Citigroup shakes up top management, replaces CFO

Citigroup c is shaking up its top management — again.

On Thursday, the beleaguered global bank named John Gerspach its third chief financial officer of the year, reflecting growing turmoil at the bank's top ranks. Gerspach was Citi's controller and chief accounting officer.

"This reflects the ongoing process of ferment at Citi's top management," says Richard Bove, analyst at Rochdale Securities. "At a time when they need stability, employees will feel pushed and pulled in various directions along with the leaders they serve."

Edward "Ned" Kelly, who was just named CFO in March, was named vice chairman of Citigroup. In his new role, Kelly will work closely with CEO Vikram Pandit and will be responsible for the bank's strategy, including mergers and acquisitions. This newly created position fueled speculation that Kelly is being positioned to become CEO soon.

It also may reflect pressure on Citi to reshape management as the U.S. government is about to become its largest shareholder. "The minimum the government would want out of bank management is that they know how to handle typical bank issues, and Citi doesn't have that," says Cassandra Toroian, chief investment officer at Bell Rock Capital.

Pandit has run a hedge fund and also was the head of the securities division at Morgan Stanley, but he never ran a bank or complex financial institution before Citi. However, Kelly served as CEO of Mercantile Bank for five years prior to joining Citi. Citi declined comment on speculation about Kelly's role.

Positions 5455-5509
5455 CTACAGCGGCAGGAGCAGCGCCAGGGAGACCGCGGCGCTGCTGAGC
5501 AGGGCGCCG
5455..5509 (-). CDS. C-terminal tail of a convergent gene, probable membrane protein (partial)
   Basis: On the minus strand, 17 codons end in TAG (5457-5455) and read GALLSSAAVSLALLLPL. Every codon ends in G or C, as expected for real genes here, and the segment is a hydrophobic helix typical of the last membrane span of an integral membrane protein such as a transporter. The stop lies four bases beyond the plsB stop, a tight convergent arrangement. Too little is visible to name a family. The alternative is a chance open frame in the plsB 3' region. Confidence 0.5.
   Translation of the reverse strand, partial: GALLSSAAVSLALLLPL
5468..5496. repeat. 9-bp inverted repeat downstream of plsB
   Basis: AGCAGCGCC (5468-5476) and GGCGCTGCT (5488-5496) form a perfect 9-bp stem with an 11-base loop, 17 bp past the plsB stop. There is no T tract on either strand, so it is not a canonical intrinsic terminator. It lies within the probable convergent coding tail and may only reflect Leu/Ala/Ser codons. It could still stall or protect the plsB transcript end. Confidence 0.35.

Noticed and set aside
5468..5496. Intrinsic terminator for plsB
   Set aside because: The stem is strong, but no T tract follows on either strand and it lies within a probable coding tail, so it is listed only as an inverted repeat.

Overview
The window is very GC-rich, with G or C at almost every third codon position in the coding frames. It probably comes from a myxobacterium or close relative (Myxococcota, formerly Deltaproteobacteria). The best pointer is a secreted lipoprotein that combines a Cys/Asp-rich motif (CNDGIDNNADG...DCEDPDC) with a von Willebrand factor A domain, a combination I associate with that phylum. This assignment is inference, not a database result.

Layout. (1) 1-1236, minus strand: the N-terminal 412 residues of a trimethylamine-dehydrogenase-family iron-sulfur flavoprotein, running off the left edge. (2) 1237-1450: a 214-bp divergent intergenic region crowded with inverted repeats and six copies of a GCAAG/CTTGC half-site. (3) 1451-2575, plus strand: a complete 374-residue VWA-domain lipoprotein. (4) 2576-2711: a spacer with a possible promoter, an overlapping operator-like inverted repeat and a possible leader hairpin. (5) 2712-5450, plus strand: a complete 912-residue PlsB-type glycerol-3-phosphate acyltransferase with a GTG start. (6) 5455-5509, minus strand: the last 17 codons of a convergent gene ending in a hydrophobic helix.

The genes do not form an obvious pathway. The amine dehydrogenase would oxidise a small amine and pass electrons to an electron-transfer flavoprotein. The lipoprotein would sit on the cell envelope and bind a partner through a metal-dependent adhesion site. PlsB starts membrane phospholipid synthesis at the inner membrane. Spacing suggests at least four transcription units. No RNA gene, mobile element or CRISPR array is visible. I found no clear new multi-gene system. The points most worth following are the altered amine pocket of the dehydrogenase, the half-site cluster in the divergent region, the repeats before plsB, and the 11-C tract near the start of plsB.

Citi has emerged as the weakest among the larger banks from the financial meltdown. Rivals JPMorgan Chase and Goldman Sachs have been quick to pay back the government billions of dollars the banks received in the midst of the turmoil. But Citi hasn't been able to return any, and in fact has moved the other way. This month, the government will become Citi's largest shareholder, when a part of its $45 billion investment will be converted into a 34% stake.

Citi has also had a series of high-profile senior executives depart. Gary Crittenden, who was CFO through March, is leaving the company to spend more time with his family, Citi said. His departure comes less than a month after another top executive, Ajay Banga, CEO of Citi Asia Pacific, also left. Former CFO Sallie Krawcheck left Citi last September.

"It's pretty dysfunctional right now because people with experience are leaving, and morale is unbelievably low," says William Smith of Smith Asset Management, a shareholder.